This week’s guest on The Killer Innovations Show has innovation experience in a variety of different industries. Jonah Myerberg is the CTO at Desktop Metal, a company that specializes in metal and carbon fiber 3D printing technology. We will discuss 3D printing and the COVID-19 innovations that Desktop Metal is doing during this pandemic.
Jonah started at Black & Decker, making power tools. He went on to work at Bose Corporations, which exposed him to a high level of innovation. The creation of A123 Systems reintroduced him to engineering, which his team eventually sold to a Chinese conglomerate. While at HP, I had the benefit of getting a personal demonstration from Dr. Bose himself. He spent 20 plus years of research on a suspension system, leading a great example of innovation. I don’t know any other organization that was committed to innovation on that scale for that amount of time. In the innovation game, some people tend to focus on the present rather than what can come in the future. Dr. Bose set a great example of how important long-term innovation is.
3D printing is an excellent example of this, as it came from “traditional” printing to the 3D printing technology we have available today. Jonah states that the huge killer innovation does not necessarily have to be your invention, but your invention can enable the next killer innovation.
Jonah was designing high-performance batteries for racing teams. While working with these racing teams, he saw how they efficiently and effectively used 3D printing to optimize their performance. He thought this technology was something that everyone should use, not just elite racers. Making 3D printing accessible to everybody who wanted to use it lead to the creation of Desktop Metal. There are so many industries that are attracted to 3D printing in one way or another. Apart from the automotive industry, consumer electronics invests heavily in single designs for small parts. The jewelry industry has to manufacture small metal parts and would love to print precious metals like silver, copper, and gold.
Judging the performance of produced parts is a traditional focal point for 3D printing. Fidelity is an essential factor in 3D printing, but performance is generally the central focus. The material needs to be strong and have the right chemistry for the intended purpose. At Desktop Metal, they realized that the big challenge is when new materials and processes get presented within 3D printing. They started with materials that were well known and commonly used. Even if the process of forming is different, many engineers feel comfortable using 3D parts built out of stainless steel because the material used is familiar.
Aiding the fight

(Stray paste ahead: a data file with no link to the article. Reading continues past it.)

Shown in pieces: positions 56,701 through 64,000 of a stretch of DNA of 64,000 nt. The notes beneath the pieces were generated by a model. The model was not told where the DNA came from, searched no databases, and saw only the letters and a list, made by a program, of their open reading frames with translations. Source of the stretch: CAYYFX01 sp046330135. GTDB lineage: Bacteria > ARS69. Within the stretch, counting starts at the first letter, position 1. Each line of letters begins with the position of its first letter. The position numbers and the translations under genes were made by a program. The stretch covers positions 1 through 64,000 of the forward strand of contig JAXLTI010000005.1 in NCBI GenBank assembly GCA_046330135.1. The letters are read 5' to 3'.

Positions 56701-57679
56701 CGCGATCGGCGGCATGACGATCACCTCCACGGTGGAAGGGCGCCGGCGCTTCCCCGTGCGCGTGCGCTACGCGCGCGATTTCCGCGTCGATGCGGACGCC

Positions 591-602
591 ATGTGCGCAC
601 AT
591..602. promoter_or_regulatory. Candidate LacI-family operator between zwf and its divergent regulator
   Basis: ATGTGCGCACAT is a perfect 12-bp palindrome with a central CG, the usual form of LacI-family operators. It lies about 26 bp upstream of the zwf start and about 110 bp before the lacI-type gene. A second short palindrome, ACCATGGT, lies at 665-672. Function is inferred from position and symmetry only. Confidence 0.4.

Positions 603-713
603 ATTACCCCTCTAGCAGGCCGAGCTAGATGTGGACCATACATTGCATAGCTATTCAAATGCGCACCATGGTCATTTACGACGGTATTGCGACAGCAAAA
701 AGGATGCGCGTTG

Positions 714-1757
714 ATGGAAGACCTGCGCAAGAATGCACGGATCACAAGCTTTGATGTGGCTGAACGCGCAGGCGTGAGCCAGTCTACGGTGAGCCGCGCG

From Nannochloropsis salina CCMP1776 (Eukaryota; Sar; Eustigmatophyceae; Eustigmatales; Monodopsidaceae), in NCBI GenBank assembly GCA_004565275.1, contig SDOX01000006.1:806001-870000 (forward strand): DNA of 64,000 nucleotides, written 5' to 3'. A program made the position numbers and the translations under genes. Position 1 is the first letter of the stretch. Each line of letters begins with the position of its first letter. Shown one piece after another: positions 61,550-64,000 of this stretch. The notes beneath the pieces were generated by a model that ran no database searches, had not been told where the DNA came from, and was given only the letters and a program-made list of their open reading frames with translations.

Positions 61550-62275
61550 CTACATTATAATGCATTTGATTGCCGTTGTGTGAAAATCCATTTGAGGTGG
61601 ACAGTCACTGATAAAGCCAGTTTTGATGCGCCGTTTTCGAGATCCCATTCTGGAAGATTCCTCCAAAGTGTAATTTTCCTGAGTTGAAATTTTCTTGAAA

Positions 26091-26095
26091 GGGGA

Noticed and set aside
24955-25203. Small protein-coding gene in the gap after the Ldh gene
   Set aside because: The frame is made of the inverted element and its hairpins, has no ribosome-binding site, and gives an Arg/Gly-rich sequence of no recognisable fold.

With the current pandemic, many companies have come together to develop COVID-19 innovations to aid the situation. Desktop Metal opened its doors of technology and asked what they could do to help with the situation. They reached out to hospitals and essential workers and got a lot of feedback on needed supplies they could help out with. They had requests from the VA hospitals to make scuba masks into COVID-19 face masks, as well as ventilators for other hospitals. Swabs were one highly requested item that Desktop Metal and some other companies teamed up to develop.
When it comes to the face masks, Desktop Metal was asked by doctors to design and provide a converter that would take an N95 filter and connect it to a scuba mask. As far as the ventilators go, hospitals acquired a ton of them after they had run out. The only issue was that there was no way to connect them. They ended up printing several connector pieces and attaching them to the ventilators. These COVID-19 innovations are essential as they’ll be able to help health workers and patients alike.
Advice for the Listeners
Throughout Jonah’s wide-ranging career, he has had a lot of beneficial experience. When asked for advice if he was to mentor a new innovator starting a career, Jonah’s advice is to dive in.
“Don’t be afraid to ask what needs to be fixed and try to fix it. Also, do not be afraid to fail at your attempt to fix it. Try to help people because they all have different challenges that need fixing. Don’t focus yourself in one area, instead learn broadly. Cross functionality is essential for success in innovation. Don’t reinvent the wheel; apply it in different areas.”
To know more about COVID-19 innovations and 3D printing, listen to this week’s show: COVID-19 Innovations: From Scuba to Medical Face Mask With 3D Printing.